As paddocks turn to dust and forests die, Aussie wildlife volunteers in drought stricken regions are desperately crowdfunding to help feed starving animals.
Footage shared by Queenslander Jenny Hillman shows denuded fields with wallabies and birds desperate for nourishment in Stanthorpe, 200km southwest of Brisbane.
“It’s fairy horrendous,” she told Yahoo News Australia.
“The wallabies are looking more and more skinny.
“They’ve got that haunted, big-eyed look.
“And most of the females have got joeys.
South to Wollombi, in the NSW Hunter Valley, the situation at Cedar Creek Wombat Hospital is just as desperate.
Registered vet nurse Roz Holmes told Yahoo News Australia that there is no grass left on the 200 acre property where she has raised wombats for 14 years.
“Our yard is just complete dirt,” she said.
“Down in our gully it was when we bought it like a rainforest with creeks running through it - now all of it is dead.
A lot of the big trees are starting to die off too, which is pretty sad.”
‘Upsetting’: Wild wombats return to their carers
Wombats that Ms Holmes raised during her years at the property are now returning to her in search of food and water and she recently raised much needed funds through crowdfunding that she hopes will last through the summer.
“Being a carer you want to rain your animals to be wild and survive on your own.
“It’s a bit upsetting to know that all your hard work training them to be wild and now you’ve got to feed them again.
“But I’m not going to let them suffer either.”
Ms Holmes said carers are having to think long and hard before they raise baby animals, as the drought means there is often nowhere for it to go once it reaches adulthood.
‘Every spare dollar’ spent on wildlife feed
With predictions that the Stanthorpe area, would run out of water by Christmas due to extreme weather, the Queensland government has agreed to buy water for the town, but rural properties not connected to water mains remain parched.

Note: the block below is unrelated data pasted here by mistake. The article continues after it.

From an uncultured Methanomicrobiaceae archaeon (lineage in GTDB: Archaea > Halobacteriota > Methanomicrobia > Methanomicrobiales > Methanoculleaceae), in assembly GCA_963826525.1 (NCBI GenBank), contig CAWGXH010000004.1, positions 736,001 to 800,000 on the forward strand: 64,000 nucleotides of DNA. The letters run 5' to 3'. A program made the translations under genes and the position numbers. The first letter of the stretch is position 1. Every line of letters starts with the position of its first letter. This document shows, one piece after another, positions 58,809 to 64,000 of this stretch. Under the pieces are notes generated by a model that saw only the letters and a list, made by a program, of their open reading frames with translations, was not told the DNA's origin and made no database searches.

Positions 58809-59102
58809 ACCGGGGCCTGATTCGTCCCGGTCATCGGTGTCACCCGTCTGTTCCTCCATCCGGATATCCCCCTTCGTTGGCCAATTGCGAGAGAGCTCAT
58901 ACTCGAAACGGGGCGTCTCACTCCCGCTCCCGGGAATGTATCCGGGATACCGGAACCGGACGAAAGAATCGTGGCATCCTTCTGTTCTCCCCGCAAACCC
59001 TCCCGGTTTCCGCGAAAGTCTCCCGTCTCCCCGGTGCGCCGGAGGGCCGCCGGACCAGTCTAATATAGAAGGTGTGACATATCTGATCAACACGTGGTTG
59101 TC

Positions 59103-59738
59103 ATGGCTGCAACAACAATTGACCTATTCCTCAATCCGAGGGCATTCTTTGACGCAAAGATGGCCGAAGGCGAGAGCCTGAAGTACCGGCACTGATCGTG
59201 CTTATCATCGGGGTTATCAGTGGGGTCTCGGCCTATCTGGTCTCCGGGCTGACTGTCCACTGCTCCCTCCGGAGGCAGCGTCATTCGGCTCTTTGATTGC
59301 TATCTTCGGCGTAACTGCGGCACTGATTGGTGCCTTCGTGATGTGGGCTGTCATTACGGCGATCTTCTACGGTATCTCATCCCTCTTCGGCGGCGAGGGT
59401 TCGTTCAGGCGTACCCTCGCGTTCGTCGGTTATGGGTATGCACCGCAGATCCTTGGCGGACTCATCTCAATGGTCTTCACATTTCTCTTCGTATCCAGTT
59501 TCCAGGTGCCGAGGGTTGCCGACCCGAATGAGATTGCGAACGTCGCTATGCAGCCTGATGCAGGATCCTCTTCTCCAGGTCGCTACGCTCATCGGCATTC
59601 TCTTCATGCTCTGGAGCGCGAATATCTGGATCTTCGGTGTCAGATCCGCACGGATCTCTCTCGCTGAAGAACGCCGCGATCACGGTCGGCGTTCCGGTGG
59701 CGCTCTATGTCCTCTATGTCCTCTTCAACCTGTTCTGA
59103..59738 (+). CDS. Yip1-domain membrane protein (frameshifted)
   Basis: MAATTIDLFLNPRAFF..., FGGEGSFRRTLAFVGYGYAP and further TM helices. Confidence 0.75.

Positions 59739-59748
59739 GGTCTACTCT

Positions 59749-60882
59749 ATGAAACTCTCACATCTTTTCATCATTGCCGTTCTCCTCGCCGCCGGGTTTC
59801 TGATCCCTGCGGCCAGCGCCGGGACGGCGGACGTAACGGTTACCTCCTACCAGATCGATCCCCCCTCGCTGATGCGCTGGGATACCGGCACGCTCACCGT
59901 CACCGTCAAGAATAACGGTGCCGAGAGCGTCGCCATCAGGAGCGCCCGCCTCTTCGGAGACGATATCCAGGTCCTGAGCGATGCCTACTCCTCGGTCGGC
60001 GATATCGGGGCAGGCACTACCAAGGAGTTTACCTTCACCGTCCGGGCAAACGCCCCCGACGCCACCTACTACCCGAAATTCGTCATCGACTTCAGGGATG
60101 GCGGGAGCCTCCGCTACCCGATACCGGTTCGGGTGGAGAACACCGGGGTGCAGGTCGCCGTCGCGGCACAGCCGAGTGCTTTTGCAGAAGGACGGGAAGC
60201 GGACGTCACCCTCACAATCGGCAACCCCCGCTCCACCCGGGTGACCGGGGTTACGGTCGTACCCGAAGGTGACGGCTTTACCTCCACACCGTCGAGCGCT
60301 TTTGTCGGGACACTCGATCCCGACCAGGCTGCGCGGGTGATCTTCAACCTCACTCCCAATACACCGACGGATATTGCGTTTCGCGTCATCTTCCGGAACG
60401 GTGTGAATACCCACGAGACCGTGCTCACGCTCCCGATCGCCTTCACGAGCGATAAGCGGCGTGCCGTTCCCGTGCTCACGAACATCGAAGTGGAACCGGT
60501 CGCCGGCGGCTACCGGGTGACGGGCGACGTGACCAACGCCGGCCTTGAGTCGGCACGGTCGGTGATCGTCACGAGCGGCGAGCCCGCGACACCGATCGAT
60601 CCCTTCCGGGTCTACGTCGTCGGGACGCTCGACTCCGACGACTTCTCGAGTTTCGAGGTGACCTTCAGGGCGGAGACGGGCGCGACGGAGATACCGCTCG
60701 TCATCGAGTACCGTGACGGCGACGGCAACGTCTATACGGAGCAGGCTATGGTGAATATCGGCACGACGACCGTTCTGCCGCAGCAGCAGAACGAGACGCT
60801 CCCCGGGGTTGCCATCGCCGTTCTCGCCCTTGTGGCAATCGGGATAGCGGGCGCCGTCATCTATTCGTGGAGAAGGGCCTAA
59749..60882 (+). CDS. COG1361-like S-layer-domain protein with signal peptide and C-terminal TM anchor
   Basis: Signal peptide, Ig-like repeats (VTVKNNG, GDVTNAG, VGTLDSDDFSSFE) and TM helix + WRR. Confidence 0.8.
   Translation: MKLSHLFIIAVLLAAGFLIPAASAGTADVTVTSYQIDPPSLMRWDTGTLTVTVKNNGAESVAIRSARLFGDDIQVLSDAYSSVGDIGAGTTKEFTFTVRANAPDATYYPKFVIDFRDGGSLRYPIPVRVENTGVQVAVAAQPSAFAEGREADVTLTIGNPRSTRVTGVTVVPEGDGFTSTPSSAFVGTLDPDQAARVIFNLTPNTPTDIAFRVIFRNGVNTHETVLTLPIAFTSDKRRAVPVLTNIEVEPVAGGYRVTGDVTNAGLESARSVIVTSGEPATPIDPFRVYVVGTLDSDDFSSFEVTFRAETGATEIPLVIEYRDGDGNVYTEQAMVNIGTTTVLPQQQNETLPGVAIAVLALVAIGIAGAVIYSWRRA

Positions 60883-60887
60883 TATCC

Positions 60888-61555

Ms Hillman puts out 10 containers of water for native animals, but the cost of supporting wild populations has become “exhausting and expensive”.
As local fields have dried up, feed often needs to be carted in from Victoria and the price of hay has skyrocketed from $80 to $250 a bale.
The Queenslander has just begun a plea to raise $1,000 through crowdfunding site GoFundMe, hoping to help buy four large hay bales to help.
“I spend every spare dollar I get on animal feed but it's just not enough,” she wrote online.
“There is no feed left out there for the native animals, just dry empty land and no relief in sight.
“I would be forever grateful for your help.’
As farmers and wildlife compete for resources, Ms Holmes is increasingly hearing stories from carers around NSW of wombats being illegally shot.
As wildlife wanders across roads in search of the remaining tufts of grass, carers are also reporting increases in animal road deaths.
“I think it’s pretty hard on all of us now - I’ve got a lot of carer friends that are really struggling at the moment,” she said.
“All we can do is just hope it’s going to rain soon.
“But even if we get rain like it did a few weeks ago, it’s going to take forever for the grass to grow because the animals are that hungry they’re going to eat whatever comes up.”
The author, Michael Dahlstrom, is a registered wildlife carer in NSW.
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